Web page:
I am reading "Grammar Girl's Quick and Dirty Tips for Better Writing (Quick & Dirty Tips)" by Mignon Fogarty. The author explains the difference between like (a preposition) and as (a conjunction), and her rule of thumb is, when there is a verb after it, it's a conjunction.

Then she gives these examples of prepositions:

  1. Squiggly throws like a raccoon.
  2. It acted just like my computer.

In both of these sentences, isn't there an implied verb? ("throws like a raccoon does," "acted just like my computer does")

In which case, is making the verb implicit enough to change the role of like from conjunction to preposition?

  • 2
    the implied verb would be 'throws' and 'acts' respectively. – user180089 Jul 8 '16 at 20:04
  • 1
    Note that as is also a preposition: “as a child, he was often ill”, “she works as a chef”, etc. Fogarty doesn’t mention that at all. – Janus Bahs Jacquet Jul 8 '16 at 20:37
  • ...and "like" can serve as any one of 7 parts of speech. – Cascabel Jul 8 '16 at 21:21

No, there isn't an implied verb. Rather, you're inferring a verb by imposing the conjunctive definition of "like" rather than the prepositional definition. As a preposition, "like" means: in like manner with; similarly to; in the manner characteristic of. Therefore, rather than inferring a "does" at the end of the two sentences you cite, you should interpret them as follows:

  1. Squiggly throws similarly to a raccoon.

  2. It acted just in the manner characteristic of my computer.

If you read them understanding that "like" is functioning as a preposition and apply its definition as a preposition, you'll see there's no room for your inferred "does" at the end of the sentence.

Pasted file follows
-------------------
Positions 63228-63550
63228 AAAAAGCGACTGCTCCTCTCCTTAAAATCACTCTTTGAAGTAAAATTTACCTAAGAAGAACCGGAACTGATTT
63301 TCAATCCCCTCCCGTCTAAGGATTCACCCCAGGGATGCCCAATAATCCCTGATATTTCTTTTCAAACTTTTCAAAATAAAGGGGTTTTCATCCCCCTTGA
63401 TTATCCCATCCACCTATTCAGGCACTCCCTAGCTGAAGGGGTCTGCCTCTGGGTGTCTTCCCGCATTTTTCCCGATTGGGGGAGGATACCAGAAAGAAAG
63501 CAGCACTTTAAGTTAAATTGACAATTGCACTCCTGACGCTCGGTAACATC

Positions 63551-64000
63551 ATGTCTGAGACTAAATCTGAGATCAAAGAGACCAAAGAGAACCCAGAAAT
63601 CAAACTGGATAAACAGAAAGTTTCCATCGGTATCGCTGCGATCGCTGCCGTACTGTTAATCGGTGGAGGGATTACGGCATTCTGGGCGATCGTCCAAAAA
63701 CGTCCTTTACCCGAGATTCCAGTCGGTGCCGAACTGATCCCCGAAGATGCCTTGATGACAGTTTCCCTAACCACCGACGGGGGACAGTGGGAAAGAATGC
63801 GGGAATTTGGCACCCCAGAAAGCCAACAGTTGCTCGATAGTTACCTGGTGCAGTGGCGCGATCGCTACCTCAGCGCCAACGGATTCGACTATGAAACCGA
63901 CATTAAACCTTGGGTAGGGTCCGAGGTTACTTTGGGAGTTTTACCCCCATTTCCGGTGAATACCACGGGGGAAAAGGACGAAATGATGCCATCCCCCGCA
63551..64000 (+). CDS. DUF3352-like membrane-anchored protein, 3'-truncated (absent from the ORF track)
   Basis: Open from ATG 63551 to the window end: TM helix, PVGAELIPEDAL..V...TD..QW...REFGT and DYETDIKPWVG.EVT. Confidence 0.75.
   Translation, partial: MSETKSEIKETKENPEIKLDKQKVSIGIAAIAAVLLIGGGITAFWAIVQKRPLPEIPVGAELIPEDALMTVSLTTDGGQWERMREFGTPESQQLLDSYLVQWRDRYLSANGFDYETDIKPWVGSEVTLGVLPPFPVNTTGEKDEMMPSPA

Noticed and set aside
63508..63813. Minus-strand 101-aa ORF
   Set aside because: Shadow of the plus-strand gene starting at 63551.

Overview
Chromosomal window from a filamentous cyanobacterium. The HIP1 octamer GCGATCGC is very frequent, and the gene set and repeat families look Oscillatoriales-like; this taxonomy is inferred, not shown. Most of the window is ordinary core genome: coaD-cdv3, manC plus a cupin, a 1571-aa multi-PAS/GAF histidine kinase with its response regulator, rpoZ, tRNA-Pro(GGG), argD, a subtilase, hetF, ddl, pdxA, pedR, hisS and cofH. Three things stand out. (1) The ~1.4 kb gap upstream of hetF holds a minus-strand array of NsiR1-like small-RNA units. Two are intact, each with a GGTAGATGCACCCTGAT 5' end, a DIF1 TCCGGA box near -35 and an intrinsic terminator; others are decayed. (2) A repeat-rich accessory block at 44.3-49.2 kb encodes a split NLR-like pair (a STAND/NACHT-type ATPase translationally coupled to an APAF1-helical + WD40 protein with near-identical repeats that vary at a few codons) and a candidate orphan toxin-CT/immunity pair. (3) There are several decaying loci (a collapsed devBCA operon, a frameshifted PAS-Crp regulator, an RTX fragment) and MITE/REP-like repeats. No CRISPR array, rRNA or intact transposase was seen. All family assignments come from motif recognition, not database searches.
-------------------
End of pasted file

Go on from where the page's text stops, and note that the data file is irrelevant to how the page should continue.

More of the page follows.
• I'd say that since "similarly" is an adverb, it modifies "throws" and the omitted (or "implied") verb. I feel like a better construction would be "Squiggly throws similarly to how a raccoon throws/does," in which case the verb can't be omitted. – vpn Jul 8 '16 at 21:11
  • @vanderpn - I merely used the verbatim definitions the dictionary provided to get the point across. However, know that prepositional phrases are modifiers. They're modifying phrases. In this case, the prepositional phrase is adverbial, so you're right about that. It doesn't imply a verb after "raccoon," though. You're reading into it. – Benjamin Harman Jul 9 '16 at 1:26

I think it's appropriate to think of like as a preposition, but grammar girl's advice for recognizing a conjunction is a too quick and too dirty. As has several senses, and is only a conjunction in some. You are probably best off simply learning all of the main constructions that have as in them, and abandon any hopes of pinning down a "part of speech" for the word itself.

Consider buying Huddleston and Pullum's Student's Introduction to English grammar, which is close to the same price for clean, slow advice.

A conjunction is a word that joins two elements together. For example, and in the following sentence joins clauses C1 and C2 together.

[Thomas ran to the store]C1 and [Carmen followed him]C2

As is a subordinating conjunction, which means that the clause that follows it depends on (or is syntactically part of) the clause that it is joined to. In the following example, that joins the matrix clause (C1) and its subordinate clause (C2).

[Thomas said that [I'd never learn to read]C2 ]C1.

But conjunctions can also join together elements other than claues. In the following, the conjunction but joins two verb phrases (V1 and V2).

Thomas [was running to the store]V1 but [slipped and fell]V2.

Note that grammar girl's advice will help you to correctly diagnose but as a conjunction when two verb phrases are joined by it, but is bad advice when looking at conjoined clauses or noun phrases, or prepositional phrases...

As can have different properties when used in different constructions. It can introduce a standard of comparison, in which case it acts first a special word introducing an adjectival phrase, and second as a preposition (and not a conjunction in either case).

[Thomas can run as fast [as a wallaby]].

It can serve as a subordinating conjunction, introducing a matrix event. Note here it joins two clauses, and so grammar girl's advice will not help you to realize that it's a conjunction.

[Thomas loads his gun [as Carmen looks on]].

Here's a case where as does precede a verb phrase (an as many/much... as construction):

As many chickens were killed that day as [passed through the gate].

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